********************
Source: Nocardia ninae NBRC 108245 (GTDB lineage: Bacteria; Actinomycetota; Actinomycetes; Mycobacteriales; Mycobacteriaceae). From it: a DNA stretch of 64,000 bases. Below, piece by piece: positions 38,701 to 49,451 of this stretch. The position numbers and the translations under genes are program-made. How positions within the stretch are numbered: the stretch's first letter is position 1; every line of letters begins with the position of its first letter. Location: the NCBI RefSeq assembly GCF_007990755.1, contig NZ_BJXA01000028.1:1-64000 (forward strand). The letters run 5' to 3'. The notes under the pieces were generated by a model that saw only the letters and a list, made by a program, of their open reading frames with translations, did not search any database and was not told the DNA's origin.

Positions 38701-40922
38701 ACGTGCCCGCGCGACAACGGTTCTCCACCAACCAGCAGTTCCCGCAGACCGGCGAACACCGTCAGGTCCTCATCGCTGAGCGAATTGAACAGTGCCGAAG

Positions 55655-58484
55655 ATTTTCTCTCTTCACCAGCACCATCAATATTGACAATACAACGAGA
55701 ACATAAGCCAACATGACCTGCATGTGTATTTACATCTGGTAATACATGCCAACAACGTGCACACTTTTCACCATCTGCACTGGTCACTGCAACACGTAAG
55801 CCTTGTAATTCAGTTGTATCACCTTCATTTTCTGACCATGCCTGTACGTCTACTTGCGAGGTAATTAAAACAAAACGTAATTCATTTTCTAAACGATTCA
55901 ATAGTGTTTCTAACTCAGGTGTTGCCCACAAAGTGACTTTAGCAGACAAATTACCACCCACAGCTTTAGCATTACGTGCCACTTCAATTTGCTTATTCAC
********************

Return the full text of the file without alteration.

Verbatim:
Source: Nocardia ninae NBRC 108245 (GTDB lineage: Bacteria; Actinomycetota; Actinomycetes; Mycobacteriales; Mycobacteriaceae). From it: a DNA stretch of 64,000 bases. Below, piece by piece: positions 38,701 to 49,451 of this stretch. The position numbers and the translations under genes are program-made. How positions within the stretch are numbered: the stretch's first letter is position 1; every line of letters begins with the position of its first letter. Location: the NCBI RefSeq assembly GCF_007990755.1, contig NZ_BJXA01000028.1:1-64000 (forward strand). The letters run 5' to 3'. The notes under the pieces were generated by a model that saw only the letters and a list, made by a program, of their open reading frames with translations, did not search any database and was not told the DNA's origin.

Positions 38701-40922
38701 ACGTGCCCGCGCGACAACGGTTCTCCACCAACCAGCAGTTCCCGCAGACCGGCGAACACCGTCAGGTCCTCATCGCTGAGCGAATTGAACAGTGCCGAAG

Positions 55655-58484
55655 ATTTTCTCTCTTCACCAGCACCATCAATATTGACAATACAACGAGA
55701 ACATAAGCCAACATGACCTGCATGTGTATTTACATCTGGTAATACATGCCAACAACGTGCACACTTTTCACCATCTGCACTGGTCACTGCAACACGTAAG
55801 CCTTGTAATTCAGTTGTATCACCTTCATTTTCTGACCATGCCTGTACGTCTACTTGCGAGGTAATTAAAACAAAACGTAATTCATTTTCTAAACGATTCA
55901 ATAGTGTTTCTAACTCAGGTGTTGCCCACAAAGTGACTTTAGCAGACAAATTACCACCCACAGCTTTAGCATTACGTGCCACTTCAATTTGCTTATTCAC